per calendar year. Obviously it is good to meet but forcing meetings of the
board doesn't really help anything. We are supposed to meet at least once
per year no matter what (by law).
Fair enough; minimum of once per year is fine with me. My concern here is
that the way the by-laws are written now, the Annual General Meeting and
the Annual Board Meeting seem to be conflated. They are different things
and must clearly be so, even if they take place at the same time or in
> *Article 4, Section 9: Notice of meetings*
>> I would suggest that we retain the practice of informing the
>> contributing membership of board meetings and do so in the by-laws. I
>> would therefore suggest the following paragraph be added:
>> Contributing members must be offered a practical means to be informed of
>> the date, time, and location of a Board meeting at the same time as the
>> Members of the Board. Any contributing member may attend any Board
>> meeting without participating unless the Board, by unanimous consent of
>> all Board members present, decides that, for a stated reason, a meeting
>> or a portion of a meeting must be held in camera. The names of all Board
>> and contributing members present shall be recorded in the minutes of the
> If we are going to add something like this, let's just keep it simple:
> Contributing members shall be notified of meetings via email to the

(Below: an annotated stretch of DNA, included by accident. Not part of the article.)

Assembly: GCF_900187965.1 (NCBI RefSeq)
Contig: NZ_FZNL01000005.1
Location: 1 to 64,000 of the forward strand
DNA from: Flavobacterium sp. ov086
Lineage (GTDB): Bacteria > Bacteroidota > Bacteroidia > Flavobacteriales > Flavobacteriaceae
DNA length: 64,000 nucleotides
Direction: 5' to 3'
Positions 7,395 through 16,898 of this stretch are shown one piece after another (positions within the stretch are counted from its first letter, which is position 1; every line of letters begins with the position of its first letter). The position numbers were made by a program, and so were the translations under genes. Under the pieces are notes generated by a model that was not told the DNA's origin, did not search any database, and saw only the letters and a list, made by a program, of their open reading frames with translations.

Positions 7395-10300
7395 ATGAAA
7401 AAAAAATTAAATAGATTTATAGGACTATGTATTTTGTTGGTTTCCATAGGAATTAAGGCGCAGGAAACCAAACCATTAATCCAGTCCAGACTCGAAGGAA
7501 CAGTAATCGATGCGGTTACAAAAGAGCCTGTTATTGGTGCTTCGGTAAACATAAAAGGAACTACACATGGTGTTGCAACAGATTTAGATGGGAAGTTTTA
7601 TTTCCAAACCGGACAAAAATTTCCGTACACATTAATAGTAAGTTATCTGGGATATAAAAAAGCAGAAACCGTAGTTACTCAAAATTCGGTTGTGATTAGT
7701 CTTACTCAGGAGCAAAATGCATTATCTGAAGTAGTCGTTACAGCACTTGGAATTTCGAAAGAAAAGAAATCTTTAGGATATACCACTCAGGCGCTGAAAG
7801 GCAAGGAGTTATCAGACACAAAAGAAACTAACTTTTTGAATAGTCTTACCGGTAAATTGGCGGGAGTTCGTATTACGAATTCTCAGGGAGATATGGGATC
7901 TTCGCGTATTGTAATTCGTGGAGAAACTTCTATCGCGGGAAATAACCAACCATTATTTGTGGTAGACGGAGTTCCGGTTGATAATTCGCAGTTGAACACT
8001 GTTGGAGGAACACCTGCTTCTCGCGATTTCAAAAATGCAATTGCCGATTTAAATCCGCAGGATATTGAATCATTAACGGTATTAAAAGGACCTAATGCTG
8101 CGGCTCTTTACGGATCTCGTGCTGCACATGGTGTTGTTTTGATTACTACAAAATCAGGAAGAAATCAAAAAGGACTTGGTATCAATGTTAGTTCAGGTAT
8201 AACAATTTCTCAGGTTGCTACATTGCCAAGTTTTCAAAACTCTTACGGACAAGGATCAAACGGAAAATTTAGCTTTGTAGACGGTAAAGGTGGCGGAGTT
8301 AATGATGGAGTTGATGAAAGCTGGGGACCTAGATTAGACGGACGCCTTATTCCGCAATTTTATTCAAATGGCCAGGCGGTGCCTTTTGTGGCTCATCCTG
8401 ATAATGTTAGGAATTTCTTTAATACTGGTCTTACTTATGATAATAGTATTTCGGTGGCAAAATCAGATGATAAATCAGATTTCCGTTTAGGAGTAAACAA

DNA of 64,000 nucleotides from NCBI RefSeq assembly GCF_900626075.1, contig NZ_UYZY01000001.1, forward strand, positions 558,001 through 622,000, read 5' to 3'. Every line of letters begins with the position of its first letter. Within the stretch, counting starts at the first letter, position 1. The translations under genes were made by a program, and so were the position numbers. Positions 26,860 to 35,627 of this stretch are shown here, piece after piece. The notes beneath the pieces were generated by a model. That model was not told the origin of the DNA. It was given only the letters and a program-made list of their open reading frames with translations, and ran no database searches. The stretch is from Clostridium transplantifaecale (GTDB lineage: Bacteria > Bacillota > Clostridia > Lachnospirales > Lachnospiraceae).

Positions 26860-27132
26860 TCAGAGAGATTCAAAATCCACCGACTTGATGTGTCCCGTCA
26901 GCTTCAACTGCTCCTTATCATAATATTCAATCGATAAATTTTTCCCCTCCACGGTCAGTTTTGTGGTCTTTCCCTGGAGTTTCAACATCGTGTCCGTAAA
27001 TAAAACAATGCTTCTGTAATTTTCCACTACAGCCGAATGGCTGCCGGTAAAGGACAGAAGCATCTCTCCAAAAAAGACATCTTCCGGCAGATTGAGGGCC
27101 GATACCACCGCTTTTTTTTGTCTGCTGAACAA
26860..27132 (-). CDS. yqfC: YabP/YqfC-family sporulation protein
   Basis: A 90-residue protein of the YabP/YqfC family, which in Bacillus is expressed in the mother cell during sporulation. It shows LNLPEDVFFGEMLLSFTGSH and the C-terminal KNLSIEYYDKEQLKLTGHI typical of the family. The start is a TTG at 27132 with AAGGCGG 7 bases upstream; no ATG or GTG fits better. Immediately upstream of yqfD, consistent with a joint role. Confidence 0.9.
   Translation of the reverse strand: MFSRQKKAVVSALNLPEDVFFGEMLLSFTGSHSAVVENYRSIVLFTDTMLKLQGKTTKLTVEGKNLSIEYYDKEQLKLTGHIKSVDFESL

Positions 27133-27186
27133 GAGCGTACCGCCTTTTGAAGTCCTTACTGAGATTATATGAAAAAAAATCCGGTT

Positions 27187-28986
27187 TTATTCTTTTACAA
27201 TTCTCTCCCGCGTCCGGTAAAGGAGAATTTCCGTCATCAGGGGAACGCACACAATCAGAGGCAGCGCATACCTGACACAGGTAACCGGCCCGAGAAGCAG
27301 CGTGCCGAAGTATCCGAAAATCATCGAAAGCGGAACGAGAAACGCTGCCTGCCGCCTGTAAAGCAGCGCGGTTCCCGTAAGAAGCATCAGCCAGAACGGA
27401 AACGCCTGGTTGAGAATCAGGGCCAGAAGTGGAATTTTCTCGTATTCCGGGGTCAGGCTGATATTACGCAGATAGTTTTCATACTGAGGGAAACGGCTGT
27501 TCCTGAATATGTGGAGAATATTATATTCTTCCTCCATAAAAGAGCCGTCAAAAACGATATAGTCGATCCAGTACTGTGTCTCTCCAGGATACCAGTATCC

contributing members email list.
Or per definition of notification as above.
>> *Article 4, Section 10: Quorum
>> Note that quorum is currently at 2/3 of board members and this changes
>> it to 1/2+1. That's a philosophical question that we need to decide.
> Actually, it is a practical question. 2/3rds can be hard to reach, not
nearly as difficult as 1/2+1. We have shown through the years that it is
consistently (even if we are much better at it now) to meet 2/3rds.
Fine with me, just flagging it so people are aware of the substantive
change in practice.
>> *Article 4, Section 13 *introduces the concept of "Independent
>> Directors" without defining them.
> I think this means the Directors that are not receiving the compensation
but I agree, clarification would be nice.
Anyone want to clarify? :)
>> *Article 5, Section 2: Election and Term of Office
>> "The Officers of the organization shall be elected for a one year term
>> at [+the first Board meeting following the Annual General Meeting of the
>> membership+] [-the annual meeting of the Board-], and each shall
>> continue in office until his or her successor shall have been elected
>> and qualified, or until his or her death, resignation or removal."